Of course, like many stories used by writers, Sosthand’s episode was rooted in reality. Her own family was big in jazz, different racial perspectives, and a sibling born deaf. The episode gave Sosthand a chance to use her personal experience of balancing a physical limitation with a whole family of issues and going from there. Sosthand ended up bringing her relatives into the cartoon world vicariously through Lisa Simpson’s experience trying to help the musician’s son.
The Results Proved the Success of the Idea
The ASL and deaf voice actor combination was a hit. The episode came across as realistic and accurate, despite fundamentally being a cartoon. And that’s the kind of factor that makes The Simpsons one of the longest running TV shows, much less the longest running TV cartoon show. Even South Park doesn’t even come close to longevity. And for those who use regular ASL, the particular episode of Lisa’s adventures hit home and provided representation for the first time on The Simpsons. It was history in the making.
Arthur is Going to End, Long Live Arthur
PBS has been known for a lot of things in terms of documentaries, but for a whole generation of kids the name Arthur was more familiar while they were growing up. Just like for Boomers and many from Generation X that the Mutual of Omaha’s Wild Kingdom will never be forgotten in their minds for many Generation Z and some late Millennials who caught the show, “Arthur” was a familiar name from childhood. The PBS Kids cartoon has now reached a major milestone of 25 season runs, and its creators as well as distributors are in agreement it’s time to shut down the program.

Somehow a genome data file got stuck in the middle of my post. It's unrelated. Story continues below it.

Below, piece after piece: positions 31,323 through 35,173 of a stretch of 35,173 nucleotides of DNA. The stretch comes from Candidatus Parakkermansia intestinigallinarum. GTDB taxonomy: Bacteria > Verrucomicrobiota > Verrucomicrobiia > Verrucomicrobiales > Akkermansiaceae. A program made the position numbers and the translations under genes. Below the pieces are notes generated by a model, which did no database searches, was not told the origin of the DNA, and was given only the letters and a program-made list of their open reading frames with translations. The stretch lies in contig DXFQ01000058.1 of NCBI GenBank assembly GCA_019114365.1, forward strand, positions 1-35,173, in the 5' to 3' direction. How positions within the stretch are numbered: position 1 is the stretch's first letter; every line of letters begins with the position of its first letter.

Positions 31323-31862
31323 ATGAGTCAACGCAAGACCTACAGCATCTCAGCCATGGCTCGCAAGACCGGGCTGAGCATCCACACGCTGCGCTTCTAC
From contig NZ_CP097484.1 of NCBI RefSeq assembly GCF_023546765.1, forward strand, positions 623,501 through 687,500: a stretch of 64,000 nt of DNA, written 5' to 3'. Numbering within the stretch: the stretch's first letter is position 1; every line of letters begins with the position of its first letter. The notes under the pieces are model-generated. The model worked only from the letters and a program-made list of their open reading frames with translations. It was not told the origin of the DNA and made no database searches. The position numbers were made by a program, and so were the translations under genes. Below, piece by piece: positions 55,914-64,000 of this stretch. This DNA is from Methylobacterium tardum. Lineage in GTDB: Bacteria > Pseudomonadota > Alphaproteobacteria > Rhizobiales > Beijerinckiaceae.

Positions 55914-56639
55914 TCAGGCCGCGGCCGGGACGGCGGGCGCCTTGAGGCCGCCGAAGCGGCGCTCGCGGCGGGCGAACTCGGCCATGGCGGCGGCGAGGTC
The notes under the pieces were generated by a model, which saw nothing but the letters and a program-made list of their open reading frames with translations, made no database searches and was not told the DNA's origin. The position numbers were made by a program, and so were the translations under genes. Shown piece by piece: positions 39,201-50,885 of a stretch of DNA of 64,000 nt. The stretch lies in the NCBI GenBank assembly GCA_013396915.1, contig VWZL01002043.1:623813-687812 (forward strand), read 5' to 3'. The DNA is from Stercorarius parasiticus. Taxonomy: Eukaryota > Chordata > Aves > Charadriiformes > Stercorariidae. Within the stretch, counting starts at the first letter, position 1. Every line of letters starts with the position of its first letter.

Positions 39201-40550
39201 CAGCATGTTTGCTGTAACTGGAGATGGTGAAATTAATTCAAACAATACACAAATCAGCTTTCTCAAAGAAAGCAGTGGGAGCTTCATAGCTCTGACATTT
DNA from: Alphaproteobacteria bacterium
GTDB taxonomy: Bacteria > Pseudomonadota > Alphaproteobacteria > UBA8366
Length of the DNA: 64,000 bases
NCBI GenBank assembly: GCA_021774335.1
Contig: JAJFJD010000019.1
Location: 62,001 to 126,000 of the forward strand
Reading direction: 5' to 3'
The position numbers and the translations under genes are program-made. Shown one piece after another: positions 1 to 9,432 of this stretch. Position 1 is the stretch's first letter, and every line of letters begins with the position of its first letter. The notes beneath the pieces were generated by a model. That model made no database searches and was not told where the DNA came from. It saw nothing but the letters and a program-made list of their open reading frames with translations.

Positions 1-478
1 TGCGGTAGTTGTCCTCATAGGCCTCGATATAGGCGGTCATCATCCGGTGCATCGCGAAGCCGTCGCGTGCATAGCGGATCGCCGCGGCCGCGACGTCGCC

The original concept for Arthur as a cartoon came from Marc Brown, a writer and illustrator of children’s books. Arthur was the “everykid,” a cartoon character kids from all backgrounds could relate to and no one in particular. It helped that Arthur was an Aardvark and his family and neighbors were all animals as well. A parent never had to try and explain differing cultures to their kids watching the show, unlike many other TV programs and simply growing up has required these days. The show was timeless, positive, and it became an international success as well, easily translatable to other languages.